Anyway- gov't subsidized banking services to under-serviced populations could work, provided you dont mind operating at a net loss and you are very careful to keep the gov't bank out of the for-profit banking services market.
“Disobedience is the true foundation of liberty. The obedient must be slaves.”
 56 Greenmantle, Tue, 19th Jun '12 7:27:03 AM from Failing Britannia Relationship Status: [TOP SECRET]
... and?
[up]

Around the world, only a half dozen public transit systems actually pay for themselves, and all six of them are in Asia, in very high density urban areas.

However, some do argue that if gasoline weren't also subsidized, public transit would be much more cost effective.

Actually, I wasn't thinking about that, I was thinking about bus companies as a whole — but even then, even State-owned operations like London Transport were cutting services in The Fifties due to lack of demand (and railway lines were closing too). Hell, it was whole point of the Beeching Axe — to make British Railways Profitable for the Government.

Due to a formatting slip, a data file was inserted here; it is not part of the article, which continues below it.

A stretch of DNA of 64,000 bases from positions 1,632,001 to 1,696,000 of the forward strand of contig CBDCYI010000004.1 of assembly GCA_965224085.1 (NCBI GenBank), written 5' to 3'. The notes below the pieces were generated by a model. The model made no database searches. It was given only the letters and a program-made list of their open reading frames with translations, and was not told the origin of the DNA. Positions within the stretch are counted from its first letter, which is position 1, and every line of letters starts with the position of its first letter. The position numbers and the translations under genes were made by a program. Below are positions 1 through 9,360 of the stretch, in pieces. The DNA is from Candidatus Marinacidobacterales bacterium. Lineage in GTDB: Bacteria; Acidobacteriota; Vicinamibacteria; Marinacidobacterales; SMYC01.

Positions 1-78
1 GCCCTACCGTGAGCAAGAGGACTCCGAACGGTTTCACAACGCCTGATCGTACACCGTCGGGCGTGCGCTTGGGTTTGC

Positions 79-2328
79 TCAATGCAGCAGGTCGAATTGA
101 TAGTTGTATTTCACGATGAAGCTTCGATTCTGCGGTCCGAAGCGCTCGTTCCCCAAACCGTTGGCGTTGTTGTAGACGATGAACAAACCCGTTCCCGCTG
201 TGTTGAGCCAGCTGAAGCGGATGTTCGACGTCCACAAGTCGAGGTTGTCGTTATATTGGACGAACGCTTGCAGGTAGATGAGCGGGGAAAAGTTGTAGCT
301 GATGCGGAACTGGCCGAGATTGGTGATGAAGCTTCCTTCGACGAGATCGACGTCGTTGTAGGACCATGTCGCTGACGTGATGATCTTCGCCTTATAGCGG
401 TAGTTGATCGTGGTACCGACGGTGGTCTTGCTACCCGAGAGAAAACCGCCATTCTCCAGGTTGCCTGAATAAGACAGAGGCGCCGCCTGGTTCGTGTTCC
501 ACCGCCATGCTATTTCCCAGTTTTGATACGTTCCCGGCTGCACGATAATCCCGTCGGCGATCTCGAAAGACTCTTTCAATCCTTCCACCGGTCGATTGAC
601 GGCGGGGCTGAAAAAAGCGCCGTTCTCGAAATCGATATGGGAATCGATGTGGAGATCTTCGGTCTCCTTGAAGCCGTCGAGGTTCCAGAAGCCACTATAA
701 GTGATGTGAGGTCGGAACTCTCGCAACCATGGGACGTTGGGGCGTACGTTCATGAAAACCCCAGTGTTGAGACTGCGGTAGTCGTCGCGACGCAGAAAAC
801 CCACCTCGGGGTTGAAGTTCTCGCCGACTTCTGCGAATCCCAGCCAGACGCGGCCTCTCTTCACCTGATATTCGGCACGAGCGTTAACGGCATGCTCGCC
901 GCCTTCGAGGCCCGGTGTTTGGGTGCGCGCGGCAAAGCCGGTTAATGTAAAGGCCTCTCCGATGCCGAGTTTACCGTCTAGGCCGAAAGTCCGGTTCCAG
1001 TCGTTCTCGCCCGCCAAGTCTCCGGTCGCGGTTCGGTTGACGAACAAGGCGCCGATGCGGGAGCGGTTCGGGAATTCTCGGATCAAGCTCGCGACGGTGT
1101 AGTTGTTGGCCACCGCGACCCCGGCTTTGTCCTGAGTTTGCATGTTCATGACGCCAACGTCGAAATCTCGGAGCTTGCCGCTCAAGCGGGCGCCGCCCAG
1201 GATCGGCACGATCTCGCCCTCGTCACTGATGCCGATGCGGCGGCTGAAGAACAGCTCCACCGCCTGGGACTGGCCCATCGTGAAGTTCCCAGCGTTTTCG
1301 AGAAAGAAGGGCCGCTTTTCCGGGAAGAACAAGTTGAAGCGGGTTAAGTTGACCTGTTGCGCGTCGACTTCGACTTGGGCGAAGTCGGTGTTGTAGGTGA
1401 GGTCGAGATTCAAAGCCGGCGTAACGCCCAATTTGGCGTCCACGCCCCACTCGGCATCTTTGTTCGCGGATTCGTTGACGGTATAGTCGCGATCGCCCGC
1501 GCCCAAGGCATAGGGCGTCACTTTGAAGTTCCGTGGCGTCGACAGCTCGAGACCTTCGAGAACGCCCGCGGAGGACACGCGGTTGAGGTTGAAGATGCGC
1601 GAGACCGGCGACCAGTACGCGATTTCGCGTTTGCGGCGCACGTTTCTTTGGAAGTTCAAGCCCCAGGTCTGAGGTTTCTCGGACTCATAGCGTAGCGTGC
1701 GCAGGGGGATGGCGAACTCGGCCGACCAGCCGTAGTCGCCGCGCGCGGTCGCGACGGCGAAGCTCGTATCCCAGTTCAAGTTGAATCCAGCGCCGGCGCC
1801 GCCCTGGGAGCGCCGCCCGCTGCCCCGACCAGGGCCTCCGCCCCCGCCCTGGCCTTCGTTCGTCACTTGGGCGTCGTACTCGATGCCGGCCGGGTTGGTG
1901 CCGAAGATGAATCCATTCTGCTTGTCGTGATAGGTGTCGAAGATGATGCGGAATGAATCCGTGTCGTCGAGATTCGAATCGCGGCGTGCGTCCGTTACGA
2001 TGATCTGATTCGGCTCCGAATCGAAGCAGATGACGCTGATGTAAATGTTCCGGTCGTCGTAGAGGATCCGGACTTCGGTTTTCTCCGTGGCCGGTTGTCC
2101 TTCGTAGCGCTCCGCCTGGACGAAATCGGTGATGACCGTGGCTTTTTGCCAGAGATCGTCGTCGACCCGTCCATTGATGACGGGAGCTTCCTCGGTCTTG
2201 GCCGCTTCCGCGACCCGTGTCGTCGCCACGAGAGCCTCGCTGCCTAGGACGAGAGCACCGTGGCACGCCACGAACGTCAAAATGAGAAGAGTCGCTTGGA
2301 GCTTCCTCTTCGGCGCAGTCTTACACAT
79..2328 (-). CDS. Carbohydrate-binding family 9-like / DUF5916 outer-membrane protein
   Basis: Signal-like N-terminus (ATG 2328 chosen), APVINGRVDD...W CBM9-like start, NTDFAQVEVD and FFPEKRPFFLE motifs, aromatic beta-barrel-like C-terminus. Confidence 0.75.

"To strive, to seek, to find, and not to yield" — Alfred, Lord Tennyson
I don't think you need to stay out of the for-profit banking services for non-poor. Like I said, you can scale service levels according to profit margins. If they're failing in the face of private banks and credit unions, then we scale it back. I'm concerned that if we artificially restrict the government banking system we're getting into one of those "the compromise is worse than not doing it at all" problems.

edited 19th Jun '12 11:29:13 AM by breadloaf

 58 Fighteer, Tue, 19th Jun '12 2:36:50 PM from the Time Vortex Relationship Status: Dancing with Captain Jack Harkness
@De Marquis, I'd say that the fact that public transportation doesn't pay for itself readily is a good reason to have it be a government enterprise.